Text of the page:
Even though you have filtration and plants, you still need to do water changes and gravel cleaning. The easiest way is with a python gravel vac. Replace at least 20% of your water once a week. Not only does it clean your tank, it helps with oxygenation. 

The most important part of caring for your fish is to watch and enjoy them! The more you watch them, the easier it will be for you to tell if something goes awry. A good breeder is always aware of the health of their fish. Also, you’ll start to notice mating behavior. Males will chase females around, and females will try to hide from them. You won’t likely see it happen, you’ll just notice when your females start getting round. 

Babies On The Way!

Guppies stay pregnant for a minimum of 21 days, and that can feel like forever! Just be patient, be diligent with water changes, and feed good food, and you will be rewarded. 

As the time goes by, your pregnant guppies will go from being round to a more box-like shape, and her gravid spot, the dark mark above her anal vent, will get larger and darker. She may start refusing food as well. There’s not much space in the belly for food with full grown fry in there. Once that happens, you’re getting closer to the big day! 

You have a few choices when it comes to where your females will give birth. You can leave them in the tank they’re in, move them to breeder boxes, or move them to a separate tank. 

  • If you put them in a breeder box, make sure it’s the kind where the babies will fall through to a separate level than the mom. Guppies are not parental, and she will see them as food.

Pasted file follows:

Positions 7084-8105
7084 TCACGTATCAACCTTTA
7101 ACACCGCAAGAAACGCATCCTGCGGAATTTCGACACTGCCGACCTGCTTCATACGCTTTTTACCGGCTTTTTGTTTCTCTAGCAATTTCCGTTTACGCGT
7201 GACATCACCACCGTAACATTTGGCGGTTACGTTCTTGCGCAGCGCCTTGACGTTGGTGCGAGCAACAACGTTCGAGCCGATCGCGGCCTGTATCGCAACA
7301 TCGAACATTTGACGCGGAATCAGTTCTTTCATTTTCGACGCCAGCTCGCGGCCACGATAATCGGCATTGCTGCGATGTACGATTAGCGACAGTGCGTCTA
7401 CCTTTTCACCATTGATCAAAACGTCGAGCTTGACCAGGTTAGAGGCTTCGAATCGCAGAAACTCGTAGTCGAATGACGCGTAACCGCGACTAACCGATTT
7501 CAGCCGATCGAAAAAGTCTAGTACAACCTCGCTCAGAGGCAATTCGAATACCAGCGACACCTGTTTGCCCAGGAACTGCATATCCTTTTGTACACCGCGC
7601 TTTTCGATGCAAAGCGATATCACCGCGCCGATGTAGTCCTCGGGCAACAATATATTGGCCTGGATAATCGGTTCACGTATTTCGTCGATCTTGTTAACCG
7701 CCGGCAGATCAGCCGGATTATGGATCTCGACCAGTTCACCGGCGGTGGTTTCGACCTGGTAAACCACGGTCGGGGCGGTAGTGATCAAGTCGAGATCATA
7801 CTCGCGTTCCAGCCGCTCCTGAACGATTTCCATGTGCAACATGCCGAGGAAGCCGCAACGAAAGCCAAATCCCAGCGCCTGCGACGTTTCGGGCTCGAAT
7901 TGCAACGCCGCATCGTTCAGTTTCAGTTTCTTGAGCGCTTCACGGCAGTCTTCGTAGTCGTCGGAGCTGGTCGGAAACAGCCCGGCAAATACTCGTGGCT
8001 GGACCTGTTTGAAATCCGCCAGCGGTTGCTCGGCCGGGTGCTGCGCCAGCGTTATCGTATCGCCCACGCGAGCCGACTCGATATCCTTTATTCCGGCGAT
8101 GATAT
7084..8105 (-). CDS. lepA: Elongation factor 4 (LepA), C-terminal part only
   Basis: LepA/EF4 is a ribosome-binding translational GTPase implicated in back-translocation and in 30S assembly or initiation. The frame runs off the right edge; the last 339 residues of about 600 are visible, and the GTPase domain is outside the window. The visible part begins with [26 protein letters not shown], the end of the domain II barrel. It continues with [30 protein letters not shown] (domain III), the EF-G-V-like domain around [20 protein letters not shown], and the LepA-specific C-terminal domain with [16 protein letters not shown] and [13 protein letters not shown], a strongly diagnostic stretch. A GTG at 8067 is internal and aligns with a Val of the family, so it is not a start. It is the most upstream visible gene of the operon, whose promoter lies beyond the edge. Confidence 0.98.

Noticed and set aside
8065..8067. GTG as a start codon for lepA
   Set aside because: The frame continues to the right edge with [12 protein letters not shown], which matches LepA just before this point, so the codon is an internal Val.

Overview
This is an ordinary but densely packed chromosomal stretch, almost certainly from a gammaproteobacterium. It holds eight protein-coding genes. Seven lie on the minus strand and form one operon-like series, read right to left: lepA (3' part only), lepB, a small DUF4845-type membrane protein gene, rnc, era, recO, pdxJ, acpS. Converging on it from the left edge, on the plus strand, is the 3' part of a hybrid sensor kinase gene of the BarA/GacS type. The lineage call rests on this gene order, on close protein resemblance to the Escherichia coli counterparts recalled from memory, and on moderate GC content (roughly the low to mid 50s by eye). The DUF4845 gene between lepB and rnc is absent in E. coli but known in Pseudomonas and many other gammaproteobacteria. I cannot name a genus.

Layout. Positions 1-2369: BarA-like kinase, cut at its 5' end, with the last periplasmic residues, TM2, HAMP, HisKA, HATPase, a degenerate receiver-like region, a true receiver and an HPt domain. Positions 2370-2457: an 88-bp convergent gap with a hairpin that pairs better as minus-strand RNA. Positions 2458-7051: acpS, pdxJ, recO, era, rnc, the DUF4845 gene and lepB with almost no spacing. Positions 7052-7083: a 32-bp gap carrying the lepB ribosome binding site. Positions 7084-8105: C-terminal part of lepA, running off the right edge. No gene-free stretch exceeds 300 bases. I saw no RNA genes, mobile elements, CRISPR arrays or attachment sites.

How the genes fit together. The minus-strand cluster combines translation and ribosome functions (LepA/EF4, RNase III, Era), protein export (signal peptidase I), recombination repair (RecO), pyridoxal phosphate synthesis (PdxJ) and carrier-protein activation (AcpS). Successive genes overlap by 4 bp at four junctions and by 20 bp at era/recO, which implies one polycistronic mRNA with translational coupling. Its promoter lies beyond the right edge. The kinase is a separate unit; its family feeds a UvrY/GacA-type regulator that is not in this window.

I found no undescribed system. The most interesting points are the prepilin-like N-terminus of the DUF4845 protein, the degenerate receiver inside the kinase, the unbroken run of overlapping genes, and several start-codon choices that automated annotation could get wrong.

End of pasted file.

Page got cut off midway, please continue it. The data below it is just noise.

• If you move them to a separate tank, make sure the water is cycled ahead of time and that there are places for the fry to hide. If you want to use a bare bottom tank, you can put java moss or guppy grass in there so you don’t need substrate.
  • If you leave them in the community tank you will want to catch the fry and put them in a breeder net. If you leave them in the tank, even with hiding places, many of them will be eaten by the adults. 

Guppies often give birth after rain events. Sometimes you can trigger birth by covering the tank so it stays dark, and playing thunder storm sounds. Within a couple of days you’ll likely wake up to itty bitty guppies swimming around! 

Caring for the Fry

Once the fry are contained either in the breeder box after mom has been removed, the breeder net in the community tank, or the separate tank they were born in, you’ll want to start feeding them high protein food. There are several fish food brands that specifically make fry food. It’s usually powdered and easy to feed. Once they get a little bigger you can start giving them things like live or frozen baby brine or crushed flakes.

If they’re in a breeder box or a net, you’ll want to move them to a grow out tank once they get a little bigger. Even though there won’t be any adults in there, the fry will still want plants to swim around in. Some easy to care for plants that don’t require substrate are java moss, guppy grass, hornwort, and anubias (you can attach it to a rock or put a plant weight on it so it doesn’t float).

Once your guppies are too big to fit in the adults’ mouths you can move them to the community tank. If you have too many to do that, you can sell them or give them away when they’re around 3 months old. 


Your guppies can, and likely will, breed every month. If you want to give your females a break, you can remove the males. Guppies will keep you busy with their breeding cycles, so enjoy your new hobby!